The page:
It started with the news that AKP lead town of Yeşilyurt (Malatya prov., central Anatolya) organized a project with 45 participants going to Hannover: 43 didn’t return to Turkey but applied for asylum.
Now an investigation started into the human trafficking by six more municipalities, besides Yeşilyurt one more AKP municipality, three CHP towns and one Iyiparti. The other AKP town is (border town) Suruç, which had an elected HDP mayor but was taken over by an appointed AKP man.”
More on the concern for Syrians and revoked resident permits
Syria Untold just published an opinion piece Denmark is revoking residence permits from Syrian asylum seekers. This didn’t come out of nowhere. It is an ecxcellent piece that descibes how a 2015 law’s language was basically set up for the purpose of being able to revoke resident permits one day.
“As it turns out, the decision to revoke residence permits has less to do with the question of whether Damascus is safe and more to do with the question of how ‘safety’ is defined in the first place. And there we have it: The bar of the Danish authorities is simply much lower than everyone else’s when it comes to refugee returns.”
Basically, Damascus doesn’t need to be “safe,” the situation just had to “improve.” Read more about this troubling law here.
“SOLIDARITY EVENT, 15.00–16.00 hrs. at Christiansborg Slotsplads
On the 21st of April, a group of young Syrians threatened by deportation will travel to Copenhagen to impart their stories and situations to the politicians at Christiansborg. They will talk about the anxiety that has been created in their lives since the Danish government has worked to revoke their asylum status. Come to Christiansborg Slotsplads and show them your support. The deportations will not happen in our name!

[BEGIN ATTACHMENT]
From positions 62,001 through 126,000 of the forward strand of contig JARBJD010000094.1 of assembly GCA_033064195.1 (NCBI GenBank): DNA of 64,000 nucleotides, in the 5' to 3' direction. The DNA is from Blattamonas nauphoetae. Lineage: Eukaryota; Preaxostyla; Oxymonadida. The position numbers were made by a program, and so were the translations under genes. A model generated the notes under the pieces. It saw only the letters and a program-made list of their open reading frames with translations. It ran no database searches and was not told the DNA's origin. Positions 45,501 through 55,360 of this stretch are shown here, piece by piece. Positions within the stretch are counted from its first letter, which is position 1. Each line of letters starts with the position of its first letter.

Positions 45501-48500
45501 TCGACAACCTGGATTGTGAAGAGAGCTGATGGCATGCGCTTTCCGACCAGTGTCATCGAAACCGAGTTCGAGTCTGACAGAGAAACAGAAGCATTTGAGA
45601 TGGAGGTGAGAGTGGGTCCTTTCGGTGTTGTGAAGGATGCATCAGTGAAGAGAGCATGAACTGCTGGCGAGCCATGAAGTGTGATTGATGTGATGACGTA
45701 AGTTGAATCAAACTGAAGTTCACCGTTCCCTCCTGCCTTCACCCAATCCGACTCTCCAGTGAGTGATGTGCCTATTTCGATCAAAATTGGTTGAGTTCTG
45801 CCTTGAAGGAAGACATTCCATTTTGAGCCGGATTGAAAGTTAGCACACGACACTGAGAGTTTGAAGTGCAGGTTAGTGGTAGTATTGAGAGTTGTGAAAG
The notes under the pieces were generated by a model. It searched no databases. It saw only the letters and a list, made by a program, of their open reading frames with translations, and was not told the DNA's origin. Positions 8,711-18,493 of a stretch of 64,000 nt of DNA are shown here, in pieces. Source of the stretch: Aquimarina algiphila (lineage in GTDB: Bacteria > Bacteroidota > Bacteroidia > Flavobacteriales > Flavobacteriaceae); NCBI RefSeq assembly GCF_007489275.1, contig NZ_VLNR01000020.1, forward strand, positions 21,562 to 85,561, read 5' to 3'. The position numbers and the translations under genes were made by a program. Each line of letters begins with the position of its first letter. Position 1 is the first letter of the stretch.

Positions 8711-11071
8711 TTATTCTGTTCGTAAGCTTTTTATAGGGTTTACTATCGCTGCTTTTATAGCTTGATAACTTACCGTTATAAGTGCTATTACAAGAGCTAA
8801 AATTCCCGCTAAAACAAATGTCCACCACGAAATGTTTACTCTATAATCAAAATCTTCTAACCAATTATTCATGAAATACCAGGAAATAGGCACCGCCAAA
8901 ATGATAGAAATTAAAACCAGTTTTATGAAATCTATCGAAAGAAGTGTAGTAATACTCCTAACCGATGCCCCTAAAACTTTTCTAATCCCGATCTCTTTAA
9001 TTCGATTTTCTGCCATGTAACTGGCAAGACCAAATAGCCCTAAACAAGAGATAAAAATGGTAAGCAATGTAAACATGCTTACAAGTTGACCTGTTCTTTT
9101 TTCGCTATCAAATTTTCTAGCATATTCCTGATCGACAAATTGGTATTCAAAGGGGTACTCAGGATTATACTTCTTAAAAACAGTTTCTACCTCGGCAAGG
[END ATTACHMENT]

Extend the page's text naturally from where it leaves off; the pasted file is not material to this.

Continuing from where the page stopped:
Messages of the event:
- Stop all deportations to Syria. Syria is a war-torn country.
- Do not send Syrian refugees back to a government known for murdering civilians and committing war crimes.
- Denmark should enact humane and solidaric asylum and refugee legislation.
- End the focus on temporary protection in Danish asylum legislation.
Read more about the situation here”
Paris ‘has never closed the doors of the country so well’
French media ANSMed reports on the newspaper Le Figaro’s recent article:
“‘Clandestines: borders with Italy and Spain closed’: this is the title of an article published today in the newspaper Le Figaro, according to which Paris ‘has never closed the doors of the country so well’ to streams of exiles often fleeing hunger, wars and famines. In any case, this is what emerges from a report by the Police aux Frontières (Paf), revealed by the Paris daily.
The two-page document shows that, between November and March, a total of 12,288 people ‘in an irregular situation’ were checked and pushed back at the border with Spain, 203% more than in the same period of the previous year.